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Behavior improvements in the Construct 3 runtime

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Our first blog post on performance focused on the runtime engine performance. Whilst upgrading our code for the new runtime, we also made some key improvements to Construct's behaviors. Two in particular have been significantly rearchitected: Physics and Pathfinding. Here's what we've done.

WebAssembly-powered Physics

In the C2 runtime, the Physics behavior is based on the Box2D library and is powered by asm.js — a high-performance subset of JavaScript. However it has some pitfalls, particularly around memory management and overheads. WebAssembly is a modern native-grade binary executable format for the web that can get virtually the same performance as native C++ code and solves many of the problems of asm.js. So we're pleased to announce that in the C3 runtime we've moved to a WebAssembly build of Box2D to power Physics. This brings native-equivalent performance and memory characteristics to Construct 3's Physics behavior!

First we're pleased to note that the WebAssembly physics engine is around 10% faster than asm.js when testing how many Physics objects can be simulated at 30 FPS. This is due to the fact WebAssembly is a genuine binary executable format rather than a clever JavaScript hack, which allows it to eliminate some of the performance overhead of asm.js.

One of the major improvements of WebAssembly over asm.js is it supports memory growth with no performance overhead. With asm.js you had to choose between deoptimising performance to allow increasing memory use, or maximum performance with a fixed memory limit. We chose maximum performance with a fixed memory limit of 50mb. A downside of this is if Physics needs more than 50mb of memory for a game, it will crash as out-of-memory because it cannot increase the memory size. Another issue is if your game only needs a small amount of memory for Physics, it still has to allocate a full 50mb. The new WebAssembly Physics engine starts with just a 16mb memory allocation — that's 68% less than the asm.js version.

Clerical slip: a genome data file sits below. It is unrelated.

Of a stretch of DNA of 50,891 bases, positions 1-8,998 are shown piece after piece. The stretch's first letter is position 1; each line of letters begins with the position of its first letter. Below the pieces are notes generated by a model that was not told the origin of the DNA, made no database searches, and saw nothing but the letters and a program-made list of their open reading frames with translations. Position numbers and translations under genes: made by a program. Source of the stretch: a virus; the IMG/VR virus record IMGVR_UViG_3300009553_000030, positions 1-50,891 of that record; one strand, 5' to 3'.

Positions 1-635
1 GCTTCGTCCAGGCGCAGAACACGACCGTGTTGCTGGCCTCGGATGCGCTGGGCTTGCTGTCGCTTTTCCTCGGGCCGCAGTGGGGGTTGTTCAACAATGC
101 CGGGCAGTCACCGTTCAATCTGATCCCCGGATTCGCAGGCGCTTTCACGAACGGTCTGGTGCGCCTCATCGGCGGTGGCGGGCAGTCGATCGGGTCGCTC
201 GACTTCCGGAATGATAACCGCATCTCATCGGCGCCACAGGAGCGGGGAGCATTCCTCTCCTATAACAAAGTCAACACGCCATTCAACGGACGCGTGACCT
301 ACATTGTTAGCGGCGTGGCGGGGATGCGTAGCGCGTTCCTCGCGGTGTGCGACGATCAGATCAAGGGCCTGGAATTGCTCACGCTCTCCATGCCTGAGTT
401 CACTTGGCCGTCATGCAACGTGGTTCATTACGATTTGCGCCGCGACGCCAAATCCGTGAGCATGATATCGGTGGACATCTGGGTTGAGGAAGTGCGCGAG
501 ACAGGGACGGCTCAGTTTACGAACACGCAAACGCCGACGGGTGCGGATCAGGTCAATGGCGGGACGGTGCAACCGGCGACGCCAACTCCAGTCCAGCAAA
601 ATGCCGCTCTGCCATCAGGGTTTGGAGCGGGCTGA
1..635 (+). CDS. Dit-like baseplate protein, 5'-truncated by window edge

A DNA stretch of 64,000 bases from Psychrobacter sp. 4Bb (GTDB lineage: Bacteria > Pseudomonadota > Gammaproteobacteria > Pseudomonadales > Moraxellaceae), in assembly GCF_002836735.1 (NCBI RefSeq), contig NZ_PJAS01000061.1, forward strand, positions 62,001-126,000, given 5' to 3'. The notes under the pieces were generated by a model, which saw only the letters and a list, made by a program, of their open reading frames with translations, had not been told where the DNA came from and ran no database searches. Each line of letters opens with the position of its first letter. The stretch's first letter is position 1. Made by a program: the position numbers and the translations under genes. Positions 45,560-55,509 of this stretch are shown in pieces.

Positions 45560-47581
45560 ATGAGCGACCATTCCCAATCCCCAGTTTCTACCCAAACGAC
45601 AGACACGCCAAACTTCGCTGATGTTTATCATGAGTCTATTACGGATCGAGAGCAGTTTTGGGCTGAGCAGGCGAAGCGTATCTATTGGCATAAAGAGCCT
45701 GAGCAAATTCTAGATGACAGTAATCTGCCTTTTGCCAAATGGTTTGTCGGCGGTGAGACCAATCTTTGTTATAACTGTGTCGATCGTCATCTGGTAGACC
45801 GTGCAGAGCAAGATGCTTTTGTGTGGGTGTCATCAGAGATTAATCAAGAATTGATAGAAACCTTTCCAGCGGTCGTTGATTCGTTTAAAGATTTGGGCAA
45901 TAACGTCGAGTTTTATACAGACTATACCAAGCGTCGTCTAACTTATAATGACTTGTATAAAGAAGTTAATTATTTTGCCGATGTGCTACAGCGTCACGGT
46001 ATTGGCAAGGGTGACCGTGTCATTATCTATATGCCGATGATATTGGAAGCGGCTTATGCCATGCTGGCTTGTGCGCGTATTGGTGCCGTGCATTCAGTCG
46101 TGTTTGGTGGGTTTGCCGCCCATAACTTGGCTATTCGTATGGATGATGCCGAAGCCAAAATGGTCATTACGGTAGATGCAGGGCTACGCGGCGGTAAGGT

If the WebAssembly physics engine needs more memory, it simply allocates more memory and keeps going — and there's no performance overhead for doing that. So there's no memory limit for Physics any more! Your games can keep going as big as you like and you'll never hit a fixed memory limit.

Another benefit of WebAssembly is that the binary format is more compact, making the download size smaller. Most servers will send compressed resources, and after compressing both the asm.js and WebAssembly versions of the Box2D library, the WebAssembly version is still nearly 20% smaller.

This smaller binary format is also much quicker to parse, allowing a faster startup too. In fact some browsers can compile WebAssembly faster than it downloads, meaning there is essentially zero loading time.

WebAssembly is already supported in all major browsers, so these improvements will come to all platforms! We have entirely removed the old asm.js Physics engine from the C3 runtime, so you are guaranteed high-performance, low-overhead Physics.

Faster, multi-threaded pathfinding

The other behavior we've particularly improved is the Pathfinding behavior. This uses the A* pathfinding algorithm to find a path across a layout avoiding obstacles. It's great for making seemingly intelligent enemies that can find their way around the level without bumping in to things. However actually calculating the path is very CPU intensive, especially when used with a small grid size.

First up we did some fundamental refactoring of the A* pathfinding algorithm we use to improve its efficiency, making use of the latest JavaScript features. To test the improvement, we made a test pathfinding layout with a bunch of obstacles forcing a winding path to be found. The layout is shown below. The blue dot must calculate a path to the red X in the top-left. The layout is 3000 x 3000 with a small cell size of 7, meaning the pathfinding behavior must calculate a path through a grid with over 180,000 cells.